Dallas Cowboys vs. Tampa Bay Bucs Game Notes: Dallas Regains Lead of NFC East
With a win over Tampa Bay on Saturday night, the Cowboys have now regained control of the NFC East and can clinch the division with a win and a Giants loss on Christmas Eve. The G-Men have an “away” game against the Jets, and I think they will have trouble getting the ‘W.’ The Jets are coming off of a humiliating defeat against the Eagles (who are still alive in the playoff race, which hurts Dallas). Nonetheless, I think they are going to give their crosstown rivals some trouble in what is a near must-win game for both squads.
Luckily for the Cowboys, the NYC battle starts at 1pm ET, so the ‘Boys will know if their 4pm game “means anything.” If the Giants go down, both the Eagles and Cowboys have a huge matchup ahead, with an Eagles win meaning they need just a Week 17 win and a Cowboys loss to clinch the division, and the Cowboys obviously being crowned NFC East champs if they take down Philly.
This was all set up by a relatively well-played game by Dallas on Saturday. Here are my thoughts. . .
- Jason Garrett is still a long way away from being an effective manager of the clock. Although it didn’t hurt the team due to their fast start, Garrett’s clock management just before halftime was horrible. On a 2nd and 1 at the 4-yard line and 50 seconds left to play, the Cowboys called timeout. Why? With a full stash of timeouts, let the clock run down before you run the play. Even if the offense gets the first down but doesn’t get into the end zone, you have enough timeouts to stop the clock (with around 30 seconds left, maybe) and still run any three plays you would like. Garrett was so worried about letting the clock run down (again) that he called a timeout way, way too early.
- The Cowboys got stopped on their 2nd and 1 run and Garrett called the team’s second timeout on third down with 40 seconds left to play. Again, this was a mistake. Same reasoning as above. This isn’t a huge deal against the Bucs, but if the Cowboys score a touchdown with 40+ seconds left against a team like Green Bay, for example, the chances of giving up a field goal right before halftime are pretty good. Garrett does a good job making sure the players pay attention to details. He should do the same himself.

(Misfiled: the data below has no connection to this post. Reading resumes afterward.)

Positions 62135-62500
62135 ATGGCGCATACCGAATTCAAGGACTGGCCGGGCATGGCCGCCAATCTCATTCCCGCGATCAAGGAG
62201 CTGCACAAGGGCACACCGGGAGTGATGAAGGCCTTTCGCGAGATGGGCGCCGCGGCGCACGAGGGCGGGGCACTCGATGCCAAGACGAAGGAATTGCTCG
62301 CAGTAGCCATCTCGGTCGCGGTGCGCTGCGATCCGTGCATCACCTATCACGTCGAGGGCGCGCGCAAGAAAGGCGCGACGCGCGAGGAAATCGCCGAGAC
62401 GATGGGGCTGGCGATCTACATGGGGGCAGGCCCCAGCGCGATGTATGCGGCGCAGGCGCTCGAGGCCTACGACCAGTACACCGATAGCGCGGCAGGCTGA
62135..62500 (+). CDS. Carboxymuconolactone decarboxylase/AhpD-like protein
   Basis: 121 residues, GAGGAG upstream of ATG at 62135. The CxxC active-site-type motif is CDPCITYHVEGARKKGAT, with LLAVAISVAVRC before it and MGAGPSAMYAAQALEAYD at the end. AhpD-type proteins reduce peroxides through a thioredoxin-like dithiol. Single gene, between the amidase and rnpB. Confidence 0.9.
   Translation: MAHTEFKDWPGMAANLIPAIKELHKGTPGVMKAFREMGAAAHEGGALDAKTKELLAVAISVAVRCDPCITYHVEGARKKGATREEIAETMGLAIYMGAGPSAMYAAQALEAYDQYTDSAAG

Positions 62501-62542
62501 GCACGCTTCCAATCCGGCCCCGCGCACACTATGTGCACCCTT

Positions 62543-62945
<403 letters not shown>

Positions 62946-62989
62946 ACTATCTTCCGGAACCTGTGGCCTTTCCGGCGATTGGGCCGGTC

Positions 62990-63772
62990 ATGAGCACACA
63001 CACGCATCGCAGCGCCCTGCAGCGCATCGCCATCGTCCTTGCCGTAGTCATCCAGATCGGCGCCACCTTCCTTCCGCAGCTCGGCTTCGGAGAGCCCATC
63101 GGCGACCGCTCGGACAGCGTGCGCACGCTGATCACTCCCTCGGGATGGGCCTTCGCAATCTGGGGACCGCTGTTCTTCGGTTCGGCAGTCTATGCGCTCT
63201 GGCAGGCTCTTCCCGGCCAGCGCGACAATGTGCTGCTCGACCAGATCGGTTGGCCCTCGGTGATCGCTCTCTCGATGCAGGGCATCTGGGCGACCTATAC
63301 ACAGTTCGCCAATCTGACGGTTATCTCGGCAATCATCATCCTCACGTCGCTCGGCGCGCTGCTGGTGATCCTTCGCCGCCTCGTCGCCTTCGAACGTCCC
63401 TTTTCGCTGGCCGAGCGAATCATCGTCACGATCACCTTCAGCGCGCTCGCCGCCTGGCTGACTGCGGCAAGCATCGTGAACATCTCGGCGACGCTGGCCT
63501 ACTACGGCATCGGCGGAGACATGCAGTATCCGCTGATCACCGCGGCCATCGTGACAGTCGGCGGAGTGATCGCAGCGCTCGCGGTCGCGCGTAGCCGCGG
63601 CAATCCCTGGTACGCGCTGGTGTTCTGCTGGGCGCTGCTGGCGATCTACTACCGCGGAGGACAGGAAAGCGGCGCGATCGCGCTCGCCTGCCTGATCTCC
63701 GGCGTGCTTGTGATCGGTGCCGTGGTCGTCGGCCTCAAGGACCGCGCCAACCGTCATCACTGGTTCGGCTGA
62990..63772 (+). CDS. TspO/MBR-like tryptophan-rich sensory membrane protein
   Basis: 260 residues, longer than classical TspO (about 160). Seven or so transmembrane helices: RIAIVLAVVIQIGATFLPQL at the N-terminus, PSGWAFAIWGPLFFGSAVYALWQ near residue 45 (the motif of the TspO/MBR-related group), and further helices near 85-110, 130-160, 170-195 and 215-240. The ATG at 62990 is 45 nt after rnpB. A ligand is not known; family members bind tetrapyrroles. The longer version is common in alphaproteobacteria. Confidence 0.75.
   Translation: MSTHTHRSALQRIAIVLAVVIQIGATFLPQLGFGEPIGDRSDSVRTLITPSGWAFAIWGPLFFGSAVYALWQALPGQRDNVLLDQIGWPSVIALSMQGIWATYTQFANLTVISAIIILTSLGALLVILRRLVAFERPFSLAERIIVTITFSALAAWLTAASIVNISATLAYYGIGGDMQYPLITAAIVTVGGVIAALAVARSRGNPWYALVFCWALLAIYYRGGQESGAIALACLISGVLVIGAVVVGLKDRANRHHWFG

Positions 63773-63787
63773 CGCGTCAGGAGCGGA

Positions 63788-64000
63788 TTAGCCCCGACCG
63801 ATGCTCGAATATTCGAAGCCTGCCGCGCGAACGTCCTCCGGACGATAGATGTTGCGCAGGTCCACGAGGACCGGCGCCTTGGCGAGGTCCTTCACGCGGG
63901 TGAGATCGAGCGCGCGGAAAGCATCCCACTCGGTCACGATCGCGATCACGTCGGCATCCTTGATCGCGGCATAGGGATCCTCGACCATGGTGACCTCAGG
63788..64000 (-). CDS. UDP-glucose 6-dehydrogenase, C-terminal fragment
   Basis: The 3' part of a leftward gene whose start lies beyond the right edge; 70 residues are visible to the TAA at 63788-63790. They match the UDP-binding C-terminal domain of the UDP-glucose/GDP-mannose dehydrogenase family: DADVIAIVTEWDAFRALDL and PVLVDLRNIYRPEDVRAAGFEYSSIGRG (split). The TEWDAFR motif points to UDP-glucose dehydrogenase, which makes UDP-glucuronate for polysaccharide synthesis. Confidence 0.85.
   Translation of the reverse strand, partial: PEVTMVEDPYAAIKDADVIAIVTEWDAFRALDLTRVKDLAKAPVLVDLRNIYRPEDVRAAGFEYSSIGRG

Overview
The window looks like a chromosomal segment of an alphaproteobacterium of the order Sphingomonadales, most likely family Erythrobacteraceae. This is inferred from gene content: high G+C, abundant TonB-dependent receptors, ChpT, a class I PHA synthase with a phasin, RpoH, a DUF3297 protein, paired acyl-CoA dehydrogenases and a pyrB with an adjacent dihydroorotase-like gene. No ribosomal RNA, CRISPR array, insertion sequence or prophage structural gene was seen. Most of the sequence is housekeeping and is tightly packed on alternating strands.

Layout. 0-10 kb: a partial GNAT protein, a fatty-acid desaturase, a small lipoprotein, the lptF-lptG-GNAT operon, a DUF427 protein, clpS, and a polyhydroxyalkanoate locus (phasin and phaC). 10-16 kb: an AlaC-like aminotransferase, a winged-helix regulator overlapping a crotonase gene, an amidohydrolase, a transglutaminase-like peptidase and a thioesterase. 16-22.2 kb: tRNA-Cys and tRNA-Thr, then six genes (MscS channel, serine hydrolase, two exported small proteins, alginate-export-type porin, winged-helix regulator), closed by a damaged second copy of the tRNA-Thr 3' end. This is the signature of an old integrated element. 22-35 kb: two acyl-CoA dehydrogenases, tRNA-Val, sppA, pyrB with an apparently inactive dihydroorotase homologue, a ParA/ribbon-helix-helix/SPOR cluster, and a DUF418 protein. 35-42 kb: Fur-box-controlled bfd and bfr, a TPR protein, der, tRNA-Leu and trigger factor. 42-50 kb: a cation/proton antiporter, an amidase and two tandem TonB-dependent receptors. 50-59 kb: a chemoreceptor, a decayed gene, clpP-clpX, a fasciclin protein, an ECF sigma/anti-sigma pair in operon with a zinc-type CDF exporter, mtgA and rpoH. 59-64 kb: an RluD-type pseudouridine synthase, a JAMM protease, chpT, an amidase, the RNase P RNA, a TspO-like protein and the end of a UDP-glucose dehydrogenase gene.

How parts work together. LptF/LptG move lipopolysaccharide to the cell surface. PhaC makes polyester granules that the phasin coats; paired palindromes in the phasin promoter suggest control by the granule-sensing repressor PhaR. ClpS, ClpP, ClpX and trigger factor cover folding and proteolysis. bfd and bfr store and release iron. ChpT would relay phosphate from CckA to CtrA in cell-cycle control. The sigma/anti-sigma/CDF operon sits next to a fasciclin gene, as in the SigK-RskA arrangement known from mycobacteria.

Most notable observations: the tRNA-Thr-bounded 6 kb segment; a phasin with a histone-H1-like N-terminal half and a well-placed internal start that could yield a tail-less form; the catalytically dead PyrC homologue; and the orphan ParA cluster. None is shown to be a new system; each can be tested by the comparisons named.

- Anthony Spencer has always been tremendous in pursuit, and he was rewarded for it with a forced fumble on the first drive of the game. How many times do you see Spencer fly down the line of scrimmage and make plays on the opposite side of where he lined up? He and DeMarcus Ware also do a really nice job of stripping the football, especially when a ball-carrier is already wrapped up. I know it is frustrating to watch defenders miss tackles on occasion because they are going for a strip, but I actually think the extra yardage is worth the exchange for an occasional takeaway. Of course, it depends on game situation. A missed tackle at the line of scrimmage on 3rd and 1 is debilitating, while a missed tackle in the backfield with other defenders around doesn’t hurt much. If nothing else, Rob Ryan seems to have improved the defensive intelligence of his unit.
- I liked the early play-calling by Garrett, particularly as it related to the usage of Felix Jones. The first play was a screen pass and the first running play was a toss. Those sorts of plays should help Doug Free, who played fairly well after some early struggles. He was nowhere near as good as Tyron Smith, though, who was absolutely dominating on tosses and counters. He’s a future Pro Bowl player.
- Tony Romo’s “Kill” calls are getting too easy to read. I’ve explained how “Kill” calls work in my analysis of Romo’s audibles. A kill call is a form of an audible in which the offense simply “kills” the first play which was called in the huddle and runs the second. We have seen less of these checks since Garrett started calling just a single play at a time (something I urged him to do just a week earlier).